BP is boosting renewable energy production in North East England with plans to build a new large-scale green hydrogen facility in Teeside by the end of the decade.
HyGreen Teeside will deliver up to 500Mwe (megawatt electrical input) of hydrogen production by 2030.
The energy giant is working with industry and local government such as Tees Valley Combined Authority to increase the pace of decarbonisation in transport.
It hopes the plant could fuel the development of Teesside into the UK’s first major hydrogen transport hub, leading the way for large-scale decarbonisation of heavy transport, airports, ports and rail in the UK.
BP is aiming to start production by 2025, with an initial phase 60MWe of installed hydrogen production capacity.
The plant will be developed in multiple stages, with production matched with demand to drive down costs.
A final investment decision on the project is expected in 2023.
Hygreen Teesside is the latest addition to BP’s integrated UK business portfolio, which includes 3GW gross of offshore wind in the Irish Sea and delivering 16,000 UK charging points by 2030.
It also has a partnership deal with the city of Aberdeen.
Louise Jacobsen Plutt, BP’s senior vice president for hydrogen and CCUS, said: “Low carbon hydrogen will be essential in decarbonizing hard-to-abate industrial sectors including heavy transport. Together, HyGreen and H2Teesside can help transform Teesside into the UK’s green heart, strengthening its people, communities and businesses. This is exactly the type of energy we want to create and more importantly deliver.”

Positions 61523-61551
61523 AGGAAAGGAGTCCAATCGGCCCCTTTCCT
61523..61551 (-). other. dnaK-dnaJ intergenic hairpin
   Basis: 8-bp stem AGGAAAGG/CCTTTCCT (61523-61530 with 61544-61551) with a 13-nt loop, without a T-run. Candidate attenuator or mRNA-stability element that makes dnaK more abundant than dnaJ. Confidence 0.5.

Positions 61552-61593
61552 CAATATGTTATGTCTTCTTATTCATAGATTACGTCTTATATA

Transport secretary Grant Shapps added: “This exciting project builds on our ongoing development of hydrogen in the area through the Tees Valley Hydrogen Transport Hub. It’ll help pave the way for its use across all transport modes, creating high-quality, green jobs in the process.
The announcement follows the COP26 summit in Glasgow last month, and the unveiling of the UK’s ten-point for tackling climate change, which included strong commitments to investing further in green hydrogen and reaching net zero carbon emissions by 2050.